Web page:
A couple years ago, when my 20-year-old SUV finally collapsed and died in the middle of the road, I convinced my husband that we needed a minivan. I knew this would come as a struggle for him, another nail in the coffin of his ever-fleeting coolness.
Yet, my resolve remained, and I persisted. My main objective: To be able to drive my kids, the grandparents, and a friend or two, all at the same time.
Always struggling against his slow, painful transformation from trendy city-dweller to suburbanite, my husband put up a brave fight. He tried employing logic to prove we did not need a minivan, and set about exploring every possible alternative. Wagons, SUVs, crossovers and sedans — we looked at them all. He researched reliability, safety, cubic capacity, gas mileage, leg-space, and more.
Ultimately, he convinced himself that, in fact, a minivan was not just an acceptable option, but the only suitable choice for our family.
And so, we came home with one. Complete with 17 cup holders and heated seats, we learned to barely squeeze it into our 50’s vintage garage bay.
I could hear the mad scientist cackling, “the metamorphosis is complete!” as my husband gripped the steering wheel in, dare I say, enjoyment.
Yet, he drives our economy car to work, and I have become the queen of the mini-van. Bovine in nature, bulky and utilitarian, the status symbol of those embracing parenthood, the van is my daily ride.
My vehicle is huge, but is able to blend so completely into its surroundings that it can be hard to find in the sea of gray minivans found in most parking lots. I’ve unknowingly gotten into the wrong van on multiple occasions. When I do, it’s often the smell, or the unfamiliar trash on the floor, sports equipment from a sport my kids don’t play, or some other lived-in quality that alerts me to the fact that I’ve invaded someone else’s vehicle.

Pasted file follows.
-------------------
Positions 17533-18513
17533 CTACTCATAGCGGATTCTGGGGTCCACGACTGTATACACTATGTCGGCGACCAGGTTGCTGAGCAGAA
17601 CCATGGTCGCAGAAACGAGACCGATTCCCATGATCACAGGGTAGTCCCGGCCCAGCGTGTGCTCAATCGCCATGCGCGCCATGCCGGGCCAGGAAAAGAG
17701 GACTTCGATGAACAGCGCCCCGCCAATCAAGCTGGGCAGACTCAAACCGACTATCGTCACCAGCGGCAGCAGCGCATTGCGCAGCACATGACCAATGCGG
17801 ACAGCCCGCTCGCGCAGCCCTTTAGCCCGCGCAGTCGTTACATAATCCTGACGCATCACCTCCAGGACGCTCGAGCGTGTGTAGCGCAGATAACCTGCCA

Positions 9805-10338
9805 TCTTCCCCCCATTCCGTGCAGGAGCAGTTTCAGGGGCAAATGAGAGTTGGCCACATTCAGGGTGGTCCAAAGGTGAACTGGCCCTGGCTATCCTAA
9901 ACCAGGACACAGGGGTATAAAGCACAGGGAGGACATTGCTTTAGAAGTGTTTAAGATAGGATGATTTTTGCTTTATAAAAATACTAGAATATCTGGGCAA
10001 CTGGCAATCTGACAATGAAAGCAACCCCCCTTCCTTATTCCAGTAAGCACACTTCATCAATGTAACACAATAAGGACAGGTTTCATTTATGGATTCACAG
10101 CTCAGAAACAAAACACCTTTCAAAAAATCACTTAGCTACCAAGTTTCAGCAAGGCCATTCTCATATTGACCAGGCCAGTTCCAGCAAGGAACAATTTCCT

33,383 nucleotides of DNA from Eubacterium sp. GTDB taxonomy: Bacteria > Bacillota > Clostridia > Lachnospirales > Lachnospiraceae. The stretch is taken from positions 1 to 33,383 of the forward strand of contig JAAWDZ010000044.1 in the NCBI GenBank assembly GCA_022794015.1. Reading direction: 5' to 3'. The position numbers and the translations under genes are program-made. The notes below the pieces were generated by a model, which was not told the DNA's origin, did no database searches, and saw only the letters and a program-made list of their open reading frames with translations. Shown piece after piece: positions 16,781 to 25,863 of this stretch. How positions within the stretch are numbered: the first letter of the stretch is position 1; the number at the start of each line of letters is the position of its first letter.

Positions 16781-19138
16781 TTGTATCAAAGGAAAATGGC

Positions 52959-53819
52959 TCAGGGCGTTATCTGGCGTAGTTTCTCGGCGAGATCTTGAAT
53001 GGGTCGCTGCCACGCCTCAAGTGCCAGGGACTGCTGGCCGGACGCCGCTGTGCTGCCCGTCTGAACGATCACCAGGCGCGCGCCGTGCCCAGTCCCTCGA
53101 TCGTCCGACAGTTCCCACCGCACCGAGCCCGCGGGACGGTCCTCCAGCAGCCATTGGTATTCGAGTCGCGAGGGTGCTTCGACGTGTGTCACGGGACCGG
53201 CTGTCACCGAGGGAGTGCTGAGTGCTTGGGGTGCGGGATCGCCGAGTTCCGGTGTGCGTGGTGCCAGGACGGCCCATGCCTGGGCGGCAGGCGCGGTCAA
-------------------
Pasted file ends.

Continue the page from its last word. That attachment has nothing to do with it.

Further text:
We regularly cram our van to capacity. I relish telling other parents that I’d be happy to drive the kids. ALL the kids. They pile in, laughing or arguing, and I tool them around town. I crank my 80’s satellite radio station and smile when they can bust out the lyrics to my favorite songs from my youth.
The best conversations have taken place when carting around an assortment of kids. They forget I’m there— the invisible driver as they banter and laugh.
“I think I’ve figured out how to create a time warp,” I heard one say.
“I can’t wait to get home and put on my ‘comfort suit,’” said a kid who planned to go home and put on his snow pants.
“The bravest thing I’ve ever done is fart in class,” I heard the other day.
It probably won’t be long before we don’t need our minivan. It’s a temporary implement, only useful as long as lots of people need rides, and only as long as we travel in a pack. My kids will be driving themselves before long, they’ll be going places without me.
Someday soon, I won’t spend my afternoons listening to silly chatter. I won’t make afternoon stops at the custard shop with my kids and their friends. Time will tick on, and we’ll be able to return to impractical cars that can’t haul much.
It makes me sad to think of this time passing. It’s such a fun time, filled with togetherness and laughter. Good times when what matters isn’t our appearance, but our growth. Our family.
Oh, speaking of time, it’s time to go pick up my carpool!
Reach Overland Park mom Emily Parnell at firstname.lastname@example.org. On Twitter:@emilyJparnell.